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Mandy Patinkin

Mandy Patinkin

Birthday: 30 November 1952, Chicago, Illinois, USA
Birth Name: Mandel Bruce Patinkin
Height: 182 cm

Mandy Patinkin was born Mandel Bruce Patinkin in Chicago, Illinois, to Doris "Doralee" (Sinton), a homemaker and cookbook writer, and Lester Patinkin, who operated two scrap metal plants. He ...Show more

Mandy Patinkin
[re his role as Saul in Homeland (2011)] When were you afraid? Why? Did you pray? Shake? Sweat? The Show more [re his role as Saul in Homeland (2011)] When were you afraid? Why? Did you pray? Shake? Sweat? The way I like to work is to attach personal experiences to what I'm doing, so it helps tremendously if I can write my own play under what the writer has written. Saul's heart is in his head. He dreams for the greater good of the world. Saul is now 60 years old, as I am, and he has had a full life in his business, as I have, and he doesn't know how long he gets to be around, as I don't. He recognizes the gift of youth personified by his child in this piece, who is Carrie. He believes that both the savantlike and intellectual qualities of Carrie's nature are the greatest single hope for humanity. He believes so deeply in her possibilities. Hide
I'm just an actor. I am nothing special. An actor is only as good as what they have on the page in f Show more I'm just an actor. I am nothing special. An actor is only as good as what they have on the page in front of them, and anyone who tells you differently is full of shit. Hide
The biggest public mistake I ever made was that I chose to do Criminal Minds (2005) in the first pla Show more The biggest public mistake I ever made was that I chose to do Criminal Minds (2005) in the first place. Hide
[re his father, physically impaired in an accident] If you'd say, 'What was your father's greatest p Show more [re his father, physically impaired in an accident] If you'd say, 'What was your father's greatest pain?' it's that he couldn't play catch with me because he couldn't control his right hand. He was worried that he would throw the ball too hard and too fast and he'd hurt me. I remember when my aunts and uncles would say, 'You don't know your father,' meaning before the brain accident. My little kid-ness was going, 'What do you mean I didn't know my father?' He was a great man. He taught himself how to walk again, to write with his left hand. My father was a hero. Hide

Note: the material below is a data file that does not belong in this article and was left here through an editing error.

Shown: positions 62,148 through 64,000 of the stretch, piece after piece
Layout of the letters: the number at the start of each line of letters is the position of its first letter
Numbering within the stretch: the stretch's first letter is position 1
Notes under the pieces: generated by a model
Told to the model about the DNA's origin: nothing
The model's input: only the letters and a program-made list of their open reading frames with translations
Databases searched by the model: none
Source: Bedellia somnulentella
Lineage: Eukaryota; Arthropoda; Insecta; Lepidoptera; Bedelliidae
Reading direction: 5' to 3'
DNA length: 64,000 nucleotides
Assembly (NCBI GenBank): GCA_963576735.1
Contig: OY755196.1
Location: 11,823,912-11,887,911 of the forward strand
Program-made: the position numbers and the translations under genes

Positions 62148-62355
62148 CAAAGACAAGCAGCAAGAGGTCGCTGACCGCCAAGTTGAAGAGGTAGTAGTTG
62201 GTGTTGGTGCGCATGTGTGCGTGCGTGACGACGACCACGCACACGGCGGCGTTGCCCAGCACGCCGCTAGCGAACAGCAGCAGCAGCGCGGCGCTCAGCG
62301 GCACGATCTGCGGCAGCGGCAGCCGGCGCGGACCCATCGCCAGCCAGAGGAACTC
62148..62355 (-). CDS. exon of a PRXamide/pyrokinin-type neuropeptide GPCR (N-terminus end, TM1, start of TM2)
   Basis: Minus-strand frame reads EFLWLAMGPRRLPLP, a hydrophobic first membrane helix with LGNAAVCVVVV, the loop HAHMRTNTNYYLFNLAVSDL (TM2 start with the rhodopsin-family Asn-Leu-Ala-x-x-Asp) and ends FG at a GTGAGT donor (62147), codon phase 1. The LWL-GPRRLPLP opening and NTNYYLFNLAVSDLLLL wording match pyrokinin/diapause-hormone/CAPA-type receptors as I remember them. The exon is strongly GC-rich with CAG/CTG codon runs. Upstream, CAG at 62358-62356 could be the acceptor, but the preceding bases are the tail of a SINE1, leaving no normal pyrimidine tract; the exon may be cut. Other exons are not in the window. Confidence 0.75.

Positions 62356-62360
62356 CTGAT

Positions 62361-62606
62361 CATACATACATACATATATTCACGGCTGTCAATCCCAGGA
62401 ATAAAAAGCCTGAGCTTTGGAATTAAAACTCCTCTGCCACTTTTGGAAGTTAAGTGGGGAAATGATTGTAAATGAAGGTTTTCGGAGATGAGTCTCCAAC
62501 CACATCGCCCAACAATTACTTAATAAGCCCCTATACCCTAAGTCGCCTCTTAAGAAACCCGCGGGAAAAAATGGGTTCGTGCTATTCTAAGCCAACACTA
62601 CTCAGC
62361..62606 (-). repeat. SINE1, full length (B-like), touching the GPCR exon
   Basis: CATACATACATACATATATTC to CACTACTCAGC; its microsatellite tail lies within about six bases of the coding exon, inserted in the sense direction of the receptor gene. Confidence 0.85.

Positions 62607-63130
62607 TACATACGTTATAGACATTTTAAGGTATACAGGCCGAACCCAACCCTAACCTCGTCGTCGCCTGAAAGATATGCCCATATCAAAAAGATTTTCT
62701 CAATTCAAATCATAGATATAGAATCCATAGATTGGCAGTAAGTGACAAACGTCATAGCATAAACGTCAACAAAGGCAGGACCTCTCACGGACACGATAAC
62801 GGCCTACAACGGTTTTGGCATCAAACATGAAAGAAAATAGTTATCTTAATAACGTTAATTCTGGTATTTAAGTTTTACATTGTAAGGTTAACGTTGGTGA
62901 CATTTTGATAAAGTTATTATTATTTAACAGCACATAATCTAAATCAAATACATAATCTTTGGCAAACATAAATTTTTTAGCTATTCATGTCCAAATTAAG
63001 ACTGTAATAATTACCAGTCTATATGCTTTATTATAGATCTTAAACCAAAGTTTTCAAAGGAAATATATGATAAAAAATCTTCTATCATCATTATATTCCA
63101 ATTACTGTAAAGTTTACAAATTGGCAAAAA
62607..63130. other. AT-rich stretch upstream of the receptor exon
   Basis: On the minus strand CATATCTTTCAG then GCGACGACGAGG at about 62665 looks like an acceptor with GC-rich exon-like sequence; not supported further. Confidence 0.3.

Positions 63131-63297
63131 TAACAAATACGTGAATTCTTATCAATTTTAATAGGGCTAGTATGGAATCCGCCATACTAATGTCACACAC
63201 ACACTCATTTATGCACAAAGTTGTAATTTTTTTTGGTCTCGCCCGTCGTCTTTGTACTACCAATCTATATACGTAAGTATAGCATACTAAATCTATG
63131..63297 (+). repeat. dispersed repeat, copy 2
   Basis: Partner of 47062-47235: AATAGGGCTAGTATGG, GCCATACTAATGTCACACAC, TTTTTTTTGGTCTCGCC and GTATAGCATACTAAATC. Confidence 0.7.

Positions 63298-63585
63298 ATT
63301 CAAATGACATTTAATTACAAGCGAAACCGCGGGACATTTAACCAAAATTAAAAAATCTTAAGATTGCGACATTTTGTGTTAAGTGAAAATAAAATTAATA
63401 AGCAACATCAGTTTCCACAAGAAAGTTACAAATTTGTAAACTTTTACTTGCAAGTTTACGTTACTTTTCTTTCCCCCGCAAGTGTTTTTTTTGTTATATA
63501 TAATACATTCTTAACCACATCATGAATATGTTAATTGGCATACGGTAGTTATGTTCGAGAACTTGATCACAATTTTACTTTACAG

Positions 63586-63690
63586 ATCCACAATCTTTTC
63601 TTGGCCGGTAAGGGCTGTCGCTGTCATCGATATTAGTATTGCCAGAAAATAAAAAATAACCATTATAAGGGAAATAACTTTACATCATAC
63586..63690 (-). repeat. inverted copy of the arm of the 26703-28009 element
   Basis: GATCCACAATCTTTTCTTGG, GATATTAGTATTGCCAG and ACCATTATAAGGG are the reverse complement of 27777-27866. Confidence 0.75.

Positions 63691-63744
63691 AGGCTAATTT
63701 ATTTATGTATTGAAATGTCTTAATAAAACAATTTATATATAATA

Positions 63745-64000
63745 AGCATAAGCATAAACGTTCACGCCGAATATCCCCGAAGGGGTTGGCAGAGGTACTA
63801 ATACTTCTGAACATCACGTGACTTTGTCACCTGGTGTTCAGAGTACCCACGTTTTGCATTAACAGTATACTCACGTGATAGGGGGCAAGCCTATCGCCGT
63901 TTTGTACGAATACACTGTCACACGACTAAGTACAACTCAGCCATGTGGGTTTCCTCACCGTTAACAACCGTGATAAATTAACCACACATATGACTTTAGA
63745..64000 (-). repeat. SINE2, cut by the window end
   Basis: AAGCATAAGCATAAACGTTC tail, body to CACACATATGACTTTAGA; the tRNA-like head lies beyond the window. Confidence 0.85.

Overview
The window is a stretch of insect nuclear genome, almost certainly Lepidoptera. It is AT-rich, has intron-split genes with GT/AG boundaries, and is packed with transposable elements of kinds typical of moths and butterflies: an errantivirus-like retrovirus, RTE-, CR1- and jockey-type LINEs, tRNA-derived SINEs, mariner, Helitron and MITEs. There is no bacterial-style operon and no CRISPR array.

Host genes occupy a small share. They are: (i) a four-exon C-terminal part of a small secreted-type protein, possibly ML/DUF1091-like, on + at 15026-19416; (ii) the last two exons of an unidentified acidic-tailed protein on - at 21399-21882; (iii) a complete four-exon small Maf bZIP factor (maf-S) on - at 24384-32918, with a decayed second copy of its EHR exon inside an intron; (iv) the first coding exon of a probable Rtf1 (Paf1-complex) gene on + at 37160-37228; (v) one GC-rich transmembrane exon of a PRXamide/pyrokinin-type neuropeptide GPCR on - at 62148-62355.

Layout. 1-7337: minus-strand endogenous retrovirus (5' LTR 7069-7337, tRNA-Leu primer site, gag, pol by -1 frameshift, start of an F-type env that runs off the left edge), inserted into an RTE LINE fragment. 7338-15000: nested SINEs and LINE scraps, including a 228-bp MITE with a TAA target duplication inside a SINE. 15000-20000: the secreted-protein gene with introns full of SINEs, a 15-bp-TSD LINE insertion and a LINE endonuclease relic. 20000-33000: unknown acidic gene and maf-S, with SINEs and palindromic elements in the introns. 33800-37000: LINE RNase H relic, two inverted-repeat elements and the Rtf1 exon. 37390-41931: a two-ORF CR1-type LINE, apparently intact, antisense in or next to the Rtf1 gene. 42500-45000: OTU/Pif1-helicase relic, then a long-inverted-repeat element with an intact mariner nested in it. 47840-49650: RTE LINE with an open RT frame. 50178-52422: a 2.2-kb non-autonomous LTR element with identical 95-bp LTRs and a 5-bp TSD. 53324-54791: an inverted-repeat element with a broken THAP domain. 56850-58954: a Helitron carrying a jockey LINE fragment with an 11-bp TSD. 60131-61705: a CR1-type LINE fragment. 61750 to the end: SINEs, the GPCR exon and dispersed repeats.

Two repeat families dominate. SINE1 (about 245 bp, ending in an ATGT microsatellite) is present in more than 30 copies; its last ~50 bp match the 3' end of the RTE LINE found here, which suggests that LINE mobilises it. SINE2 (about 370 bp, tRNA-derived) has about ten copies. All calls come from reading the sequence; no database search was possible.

Everything I experience influences everything I do. Everything I experience influences everything I do.
[on working with F. Murray Abraham in Homeland (2011)] Murray loves what he does - I think he loves Show more [on working with F. Murray Abraham in Homeland (2011)] Murray loves what he does - I think he loves it more than breathing. He has a 'quiet' about him that draws you to him and commands your attention. He's a thrill to work with, meaning he almost does it all for you, you just need to show up and be in the room with him. Hide
[re quitting Criminal Minds (2005)] It wasn't the right fit. I made a choice I didn't want to make. Show more [re quitting Criminal Minds (2005)] It wasn't the right fit. I made a choice I didn't want to make. I pushed myself, thinking I needed more fame, more economic security. One of the greatest gifts that Homeland (2011) has given me is it's affirming on a daily basis. I'm always with the script, walking around with this stuff 24/7, so my head's in a good place. The role is about listening, and when you don't listen to yourself, you get in trouble. I wasn't listening to myself in Heartburn (1986) [from which he was fired]. I listened to [my agent and] the culture at large saying, 'You've got to be in a movie, this is going to make you,' and it wasn't who I was. Yes, I did Yentl (1983) and Dick Tracy (1990), but I felt, and I still feel a little bit today that I'm really not successful, because I didn't become a movie star. The irony is half of those movie stars are all trying to be in television shows like this. Hide
I try to say something about the human condition whenever I can when I'm lucky. I try to say something about the human condition whenever I can when I'm lucky.
I struggled with letting in other people's opinions. During Chicago Hope (1994), I never let directo Show more I struggled with letting in other people's opinions. During Chicago Hope (1994), I never let directors talk to me, because I was so spoiled. I started off with people like Milos Forman, Sidney Lumet, James Lapine, unbelievably gifted people. So there I was saying, 'Don't talk to me, I don't want your opinion.' I behaved abominably. I don't care if my work was good or if I got an award for it. I'm not proud of how I was then, and it pained me. Hide
Mandy Patinkin's FILMOGRAPHY
as Actor (47)
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